All the specimens were culture-positive, yielding a total of 155 bacterial isolates. Gram-positive cocci comprising Staphylococcus aureus (27.7%) and coagulase-negative Staphylococcus sp. (22.6%) accounted for 50.3% (78 of 155) of conjunctivitis cases, followed by Gram-positive bacilli (22.6%), Gram-negative bacilli (21.3%), and Gram-negative cocci (4.5%). Corynebacterium spp. were the most commonly isolated Gram-positive bacilli accounting for 16.1% of conjunctivitis cases. Pseudomonas aeruginosa topped with 9.7% as the most commonly isolated Gram-negative bacilli. Other Gram-negative bacilli in order of their isolations were E. coli (6.5%), Proteus sp. (3.2%), Klebsiella sp. (1.9%), and Enterobacter aerogenes (1.9%). Moraxella spp. were the only Gram-negative cocci isolated, and they accounted for 4.5% of the total conjunctival infections. Further analysis of the complexity of infections showed that 25 specimens elicited mono-infections, while cases of polymicrobial infections caused by two pathogens and three or more pathogens constituted 51.8% and 18.1% of conjunctivitis specimens screened, respectively. The disparity in the percentage contribution of three infection patterns was significant (P < 0.05). Antibiotic susceptibility testing revealed chloramphenicol and ofloxacin as the least and most active antibiotics tested as 99 (63.9%) and 149 (96.1%) of the 155 recovered isolates were sensitive to them. On the whole, the least susceptible pathogen was P. aeruginosa with sensitivities ranging from 20% to 80%, while Moraxella sp. represented the most sensitive pathogen with sensitivities ranging from 71.4% to 100%. Other bacterial isolates also elicited antibiotic sensitivities in the range of 33.3–100%. A total of 101 isolates were screened for plasmids, of which 45 harbored plasmids, yielding a plasmid frequency of 44.6%. Conjugal transfer of resistance to chloramphenicol, ampicillin, and streptomycin was detected in the transconjugants after the mating experiment. The antibiotic resistances were transferred either singly or in combination from six of the seven selected donor strains. The antibiotic resistance pattern transferred by these donor strains was partial and was associated with the transfer of R plasmids of sizes 21.3, 15.2, and 5.0 kb from three of the six transferable strains. The frequencies of transfer of antibiotype or R plasmids to the transconjugants ranged from 1.8 × 10−7 to 1.4 × 10−5 transconjugants per donor strain.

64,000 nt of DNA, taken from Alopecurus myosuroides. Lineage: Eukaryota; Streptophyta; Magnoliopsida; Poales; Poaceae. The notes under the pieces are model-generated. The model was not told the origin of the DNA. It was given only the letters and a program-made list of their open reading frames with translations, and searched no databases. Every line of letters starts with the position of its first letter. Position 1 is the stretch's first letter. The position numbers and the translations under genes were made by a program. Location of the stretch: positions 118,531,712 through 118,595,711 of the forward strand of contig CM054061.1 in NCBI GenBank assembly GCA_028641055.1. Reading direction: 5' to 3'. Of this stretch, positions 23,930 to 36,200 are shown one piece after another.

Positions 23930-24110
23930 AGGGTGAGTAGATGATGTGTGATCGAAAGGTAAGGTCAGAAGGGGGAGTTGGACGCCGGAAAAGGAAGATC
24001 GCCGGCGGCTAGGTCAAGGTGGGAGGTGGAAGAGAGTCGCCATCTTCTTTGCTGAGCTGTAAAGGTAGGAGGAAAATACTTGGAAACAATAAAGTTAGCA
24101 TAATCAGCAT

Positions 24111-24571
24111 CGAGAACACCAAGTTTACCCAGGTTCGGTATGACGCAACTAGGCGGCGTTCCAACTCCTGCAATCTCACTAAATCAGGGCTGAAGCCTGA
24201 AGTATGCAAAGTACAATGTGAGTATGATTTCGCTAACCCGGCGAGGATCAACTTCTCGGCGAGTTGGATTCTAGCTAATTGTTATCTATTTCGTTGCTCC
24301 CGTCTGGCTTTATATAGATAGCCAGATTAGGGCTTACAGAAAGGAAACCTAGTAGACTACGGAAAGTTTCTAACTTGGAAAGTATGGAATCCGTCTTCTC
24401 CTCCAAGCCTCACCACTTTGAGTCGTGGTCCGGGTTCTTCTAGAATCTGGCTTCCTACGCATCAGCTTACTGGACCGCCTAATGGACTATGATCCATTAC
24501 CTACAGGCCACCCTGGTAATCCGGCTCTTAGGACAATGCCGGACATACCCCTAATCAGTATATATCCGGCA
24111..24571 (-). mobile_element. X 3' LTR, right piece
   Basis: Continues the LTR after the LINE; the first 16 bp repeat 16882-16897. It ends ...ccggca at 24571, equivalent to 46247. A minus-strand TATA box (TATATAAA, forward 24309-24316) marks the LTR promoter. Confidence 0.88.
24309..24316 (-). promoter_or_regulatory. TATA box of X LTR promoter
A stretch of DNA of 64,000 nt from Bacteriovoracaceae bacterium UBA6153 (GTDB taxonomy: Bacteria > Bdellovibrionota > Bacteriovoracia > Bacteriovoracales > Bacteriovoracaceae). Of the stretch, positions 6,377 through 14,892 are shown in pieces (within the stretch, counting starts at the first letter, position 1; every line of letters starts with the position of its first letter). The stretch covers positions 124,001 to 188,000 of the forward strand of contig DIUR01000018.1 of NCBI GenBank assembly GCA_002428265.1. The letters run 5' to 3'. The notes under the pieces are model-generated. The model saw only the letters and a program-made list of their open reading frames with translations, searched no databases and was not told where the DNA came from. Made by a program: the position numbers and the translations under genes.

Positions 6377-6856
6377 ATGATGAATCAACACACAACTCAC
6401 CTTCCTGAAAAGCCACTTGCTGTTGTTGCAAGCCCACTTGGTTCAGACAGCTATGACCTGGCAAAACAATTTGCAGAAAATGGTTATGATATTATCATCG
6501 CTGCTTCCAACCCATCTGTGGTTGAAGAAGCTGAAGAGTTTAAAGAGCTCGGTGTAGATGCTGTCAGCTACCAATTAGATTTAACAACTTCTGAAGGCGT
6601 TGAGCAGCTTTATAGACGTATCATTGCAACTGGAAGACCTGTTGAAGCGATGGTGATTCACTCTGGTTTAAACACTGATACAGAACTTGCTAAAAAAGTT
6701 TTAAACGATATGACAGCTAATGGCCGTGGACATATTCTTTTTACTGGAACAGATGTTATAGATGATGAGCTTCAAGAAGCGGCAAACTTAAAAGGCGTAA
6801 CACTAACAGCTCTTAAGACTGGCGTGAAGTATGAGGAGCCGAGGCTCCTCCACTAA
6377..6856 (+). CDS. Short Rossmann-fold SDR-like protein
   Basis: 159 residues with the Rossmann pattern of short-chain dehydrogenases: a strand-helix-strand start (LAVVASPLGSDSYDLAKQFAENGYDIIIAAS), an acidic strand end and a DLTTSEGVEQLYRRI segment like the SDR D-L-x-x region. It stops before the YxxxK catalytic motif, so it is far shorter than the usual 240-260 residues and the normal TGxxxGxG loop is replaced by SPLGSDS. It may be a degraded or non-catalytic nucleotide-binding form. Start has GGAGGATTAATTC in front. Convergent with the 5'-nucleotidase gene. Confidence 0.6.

Conclusion